Greece - The Final Chapter
The road to Athens offered nothing special in particular, and late in the evening i reached my destination. I found myself a relatively quiet spot, stopped the car, cooked dinner and soon went to sleep. To this day I still chuckle at the face people make when they see me cooking from the back of the van. So far no one has said anything but more than a few have stared or turned around to take a second glance.
As i awoke the following morning i reflected upon the human brain. It's interesting how it works: capable of providing the motivation to move mountains as well as providing the motivation to not do a thing. A breakfast of reflexion and oranges later I had decided that I couldn't be bothered to visit Athens, joined the highway and pressed on.
Fate, as it seems, had decided that I should visit the city and let me know. I was on the highway going east, not exactly sure where when a slight problem that I had been having got increasingly worse. The car had been pulling left when driving and right when braking. A great thing about Greece is that they have garages on most gas stations, and so i decided to stop at the next one in order to get the car fixed.
As I hopped down, I wanted to check if the problem was i thought it could be : a seized brake piston on the left brake. Considering how hot the rotor and calliper were on that side compared to the other (and according to the mechanic), my theory was proven. I went in the gas station and asked if the garage was open. This is when fate let me know that I was visiting Athens. As is turns out it was the beginning of the Easter weekend in Greece, and for the next 3 days, no garage would be open. Great.
Day 1 :
I didn't do much, spent the day catching up on tv shows and working on the website.
Day 2 :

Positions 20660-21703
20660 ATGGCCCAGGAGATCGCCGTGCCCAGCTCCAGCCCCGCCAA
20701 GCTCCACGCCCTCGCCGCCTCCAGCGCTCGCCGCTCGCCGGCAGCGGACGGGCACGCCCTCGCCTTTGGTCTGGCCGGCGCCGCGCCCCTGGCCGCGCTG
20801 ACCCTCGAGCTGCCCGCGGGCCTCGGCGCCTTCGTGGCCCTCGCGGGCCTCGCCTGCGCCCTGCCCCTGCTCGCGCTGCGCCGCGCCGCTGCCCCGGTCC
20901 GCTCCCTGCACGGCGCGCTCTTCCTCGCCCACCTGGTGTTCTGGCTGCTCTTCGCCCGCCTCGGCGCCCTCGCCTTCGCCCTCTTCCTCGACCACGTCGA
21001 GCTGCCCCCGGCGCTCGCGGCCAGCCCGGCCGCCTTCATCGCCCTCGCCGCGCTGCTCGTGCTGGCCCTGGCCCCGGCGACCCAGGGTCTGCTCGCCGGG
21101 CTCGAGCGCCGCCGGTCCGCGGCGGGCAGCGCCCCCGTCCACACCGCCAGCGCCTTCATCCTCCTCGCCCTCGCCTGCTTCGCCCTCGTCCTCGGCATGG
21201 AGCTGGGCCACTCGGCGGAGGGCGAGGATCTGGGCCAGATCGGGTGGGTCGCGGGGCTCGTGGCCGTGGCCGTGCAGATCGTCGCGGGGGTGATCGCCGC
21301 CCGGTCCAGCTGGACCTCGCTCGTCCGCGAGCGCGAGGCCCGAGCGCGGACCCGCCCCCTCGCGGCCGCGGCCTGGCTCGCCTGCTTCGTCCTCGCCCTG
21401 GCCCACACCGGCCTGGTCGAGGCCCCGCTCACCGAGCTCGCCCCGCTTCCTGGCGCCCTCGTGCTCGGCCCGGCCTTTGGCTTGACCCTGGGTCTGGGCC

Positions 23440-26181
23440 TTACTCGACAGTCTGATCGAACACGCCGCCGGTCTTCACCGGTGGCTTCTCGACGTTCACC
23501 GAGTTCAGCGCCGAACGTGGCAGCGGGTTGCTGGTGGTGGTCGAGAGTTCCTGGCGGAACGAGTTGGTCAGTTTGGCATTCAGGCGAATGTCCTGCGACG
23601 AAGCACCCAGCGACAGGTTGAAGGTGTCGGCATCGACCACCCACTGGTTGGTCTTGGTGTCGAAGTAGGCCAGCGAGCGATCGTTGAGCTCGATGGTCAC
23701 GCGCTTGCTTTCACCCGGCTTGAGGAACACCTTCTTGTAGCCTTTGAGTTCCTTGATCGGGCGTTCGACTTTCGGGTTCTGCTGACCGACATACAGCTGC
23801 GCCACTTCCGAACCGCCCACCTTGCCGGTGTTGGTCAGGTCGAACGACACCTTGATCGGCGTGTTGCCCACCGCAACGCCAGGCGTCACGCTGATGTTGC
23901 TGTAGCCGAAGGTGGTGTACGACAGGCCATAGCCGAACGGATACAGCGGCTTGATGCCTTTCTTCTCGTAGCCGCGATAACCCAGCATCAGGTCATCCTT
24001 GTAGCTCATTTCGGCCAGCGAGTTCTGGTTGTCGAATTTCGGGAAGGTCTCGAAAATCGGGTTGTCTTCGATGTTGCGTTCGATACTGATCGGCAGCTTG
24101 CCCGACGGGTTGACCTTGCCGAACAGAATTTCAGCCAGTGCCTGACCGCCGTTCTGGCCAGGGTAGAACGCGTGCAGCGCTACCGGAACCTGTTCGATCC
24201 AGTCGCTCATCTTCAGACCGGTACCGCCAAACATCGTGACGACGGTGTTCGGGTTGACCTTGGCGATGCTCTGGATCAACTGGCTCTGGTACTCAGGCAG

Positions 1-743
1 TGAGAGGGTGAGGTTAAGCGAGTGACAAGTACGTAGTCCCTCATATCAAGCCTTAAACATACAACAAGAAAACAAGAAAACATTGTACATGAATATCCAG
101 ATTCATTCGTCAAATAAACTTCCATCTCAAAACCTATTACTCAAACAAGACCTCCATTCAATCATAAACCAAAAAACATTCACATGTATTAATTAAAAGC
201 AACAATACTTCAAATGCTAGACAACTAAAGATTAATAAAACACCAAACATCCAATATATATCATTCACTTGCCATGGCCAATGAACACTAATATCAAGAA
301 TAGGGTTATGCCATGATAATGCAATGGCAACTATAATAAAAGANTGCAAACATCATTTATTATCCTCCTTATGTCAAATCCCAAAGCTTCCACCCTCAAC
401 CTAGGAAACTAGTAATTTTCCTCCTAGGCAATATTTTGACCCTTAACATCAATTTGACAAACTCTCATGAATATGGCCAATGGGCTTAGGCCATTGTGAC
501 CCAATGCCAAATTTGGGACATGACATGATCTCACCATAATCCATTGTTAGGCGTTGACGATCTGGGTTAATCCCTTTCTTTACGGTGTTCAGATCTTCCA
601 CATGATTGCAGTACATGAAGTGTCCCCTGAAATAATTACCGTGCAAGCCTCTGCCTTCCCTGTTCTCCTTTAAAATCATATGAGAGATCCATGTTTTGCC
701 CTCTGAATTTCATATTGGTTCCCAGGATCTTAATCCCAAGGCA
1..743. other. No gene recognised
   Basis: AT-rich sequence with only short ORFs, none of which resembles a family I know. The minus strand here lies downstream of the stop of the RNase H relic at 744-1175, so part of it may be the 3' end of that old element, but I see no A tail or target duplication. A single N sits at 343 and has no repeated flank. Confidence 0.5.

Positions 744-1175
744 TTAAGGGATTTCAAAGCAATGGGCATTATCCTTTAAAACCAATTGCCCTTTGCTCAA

There is a line of busses that go from the airport to the city via the highway, which i took in order to get to Athens. My original plan was to visit the Acropolis, but (Easter weekend) it was closed, so instead i took a walk around it and then into the narrow streets below.
Lunch then followed in a small Greek restaurant. Against the waiter's recommendation I tried the meal of the day, which was lamb and potatoes, and indeed i did not like it. This wasn't because it was poorly prepared, but it was the kind of dish you have to grow up with in order to appreciate. The waiter proposed that I taste the other dish of the day. To his surprise I not only knew what it was, but I liked it as well. It was liver, which, being French, is a normal dish for me. That doesn't seem to be the case for most people since i was the only tourist he'd seen to have liked it. After wandering aimlessly I headed back to the bus stop and then back to my van.
See Day 1.
Finally, the garage was open. Fortunately for me the man in charge there spoke a little English and I was able to explain my problem to him. A few minutes later the front end of the van is lifted off the ground. I will admit i was afraid it would tip over since, due to the big wheels and high ride height, it was lifted quite high off the ground. The wheel removed, the mechanic then proceeded to remove the brake calliper. Through signs (he didn't speak English) he made me understand that it was locked, thus confirming my original thought.
It took longer than expected for it to be fixed, which made me glad i'd stopped since it would have only gotten worse as I went. I cooked myself lunch and sat in the shade behind the van, much to the disinterest of the mechanic. Eventually, after the delicate use of a big hammer, everything was sorted. He took the van for a test drive, adjusted a few things and i was good to go.
Considering what I'd paid to get the alternator fixed (a simple broken bolt) I was expecting my wallet to hate me, but no, it only cost me 20 euros. This made me realise that i'd been ripped off by the other mechanic.
Happy to have a fully functioning van once more I bid farewell to the gas station and headed back towards Athens to board on yet another ferry, although this time it was to leave Europe. Destination: Turkey.